By James Jeans
Publisher: Cambridge University Press
Print Publication Year: 2009
Online Publication Date:September 2010
Original Publication Year:1930
Chapter DOI: http://dx.doi.org/10.1017/CBO9780511694394.003
Subjects: Astronomy: general interest
A few stars are known which are hardly bigger than the earth, but the majority are so large that hundreds of thousands of earths could be packed inside each and leave room to spare; here and there we come upon a giant star large enough to contain millions of millions of earths. And the total number of stars in the universe is probably something like the total number of grains of sand on all the seashores of the world. Such is the littleness of our home in space when measured up against the total substance of the universe.
This vast multitude of stars are wandering about in space. A few form groups which journey in company, but the majority are solitary travellers. And they travel through a universe so spacious that it is an event of almost unimaginable rarity for a star to come anywhere near to another star. For the most part each voyages in splendid isolation, like a ship on an empty ocean. In a scale model in which the stars are ships, the average ship will be well over a million miles from its nearest neighbour, whence it is easy to understand why a ship seldom finds another within hailing distance.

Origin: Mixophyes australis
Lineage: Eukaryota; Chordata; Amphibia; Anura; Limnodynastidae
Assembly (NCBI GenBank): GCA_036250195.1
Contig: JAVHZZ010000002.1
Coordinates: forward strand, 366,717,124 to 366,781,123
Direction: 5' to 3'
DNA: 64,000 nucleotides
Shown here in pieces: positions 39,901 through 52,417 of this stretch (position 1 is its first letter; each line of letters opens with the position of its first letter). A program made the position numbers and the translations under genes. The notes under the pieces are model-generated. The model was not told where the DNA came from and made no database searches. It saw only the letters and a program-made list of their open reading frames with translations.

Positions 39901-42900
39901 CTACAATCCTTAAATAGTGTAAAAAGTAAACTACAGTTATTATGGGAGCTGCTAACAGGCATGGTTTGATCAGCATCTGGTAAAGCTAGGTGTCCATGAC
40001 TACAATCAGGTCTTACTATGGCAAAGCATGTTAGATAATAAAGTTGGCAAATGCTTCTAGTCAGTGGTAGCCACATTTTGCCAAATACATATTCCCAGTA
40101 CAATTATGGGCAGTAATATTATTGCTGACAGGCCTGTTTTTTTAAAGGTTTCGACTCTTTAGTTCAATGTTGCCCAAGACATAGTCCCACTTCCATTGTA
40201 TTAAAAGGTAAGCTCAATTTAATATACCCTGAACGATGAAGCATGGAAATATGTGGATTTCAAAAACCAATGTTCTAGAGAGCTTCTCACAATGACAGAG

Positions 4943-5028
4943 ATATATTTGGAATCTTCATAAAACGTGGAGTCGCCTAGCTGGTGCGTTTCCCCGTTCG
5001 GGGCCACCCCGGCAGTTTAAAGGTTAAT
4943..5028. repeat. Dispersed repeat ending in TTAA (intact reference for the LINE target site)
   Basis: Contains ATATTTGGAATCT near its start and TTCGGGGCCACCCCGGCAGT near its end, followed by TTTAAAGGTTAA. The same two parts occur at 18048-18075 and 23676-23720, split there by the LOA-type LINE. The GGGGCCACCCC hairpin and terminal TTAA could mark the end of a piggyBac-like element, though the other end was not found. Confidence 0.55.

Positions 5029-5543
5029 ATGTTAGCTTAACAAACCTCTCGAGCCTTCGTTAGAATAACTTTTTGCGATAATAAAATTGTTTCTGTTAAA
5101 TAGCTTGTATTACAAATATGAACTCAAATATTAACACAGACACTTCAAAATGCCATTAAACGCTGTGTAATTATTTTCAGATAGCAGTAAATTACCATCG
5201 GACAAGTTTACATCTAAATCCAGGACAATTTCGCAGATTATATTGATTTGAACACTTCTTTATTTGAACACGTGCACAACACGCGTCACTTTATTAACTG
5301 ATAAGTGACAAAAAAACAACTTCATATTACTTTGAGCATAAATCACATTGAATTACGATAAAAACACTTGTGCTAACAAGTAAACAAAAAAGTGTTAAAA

We believe, nevertheless, that some two thousand million years ago this rare event took place, and that a second star, wandering blindly through space, happened to come within hailing distance of the sun.
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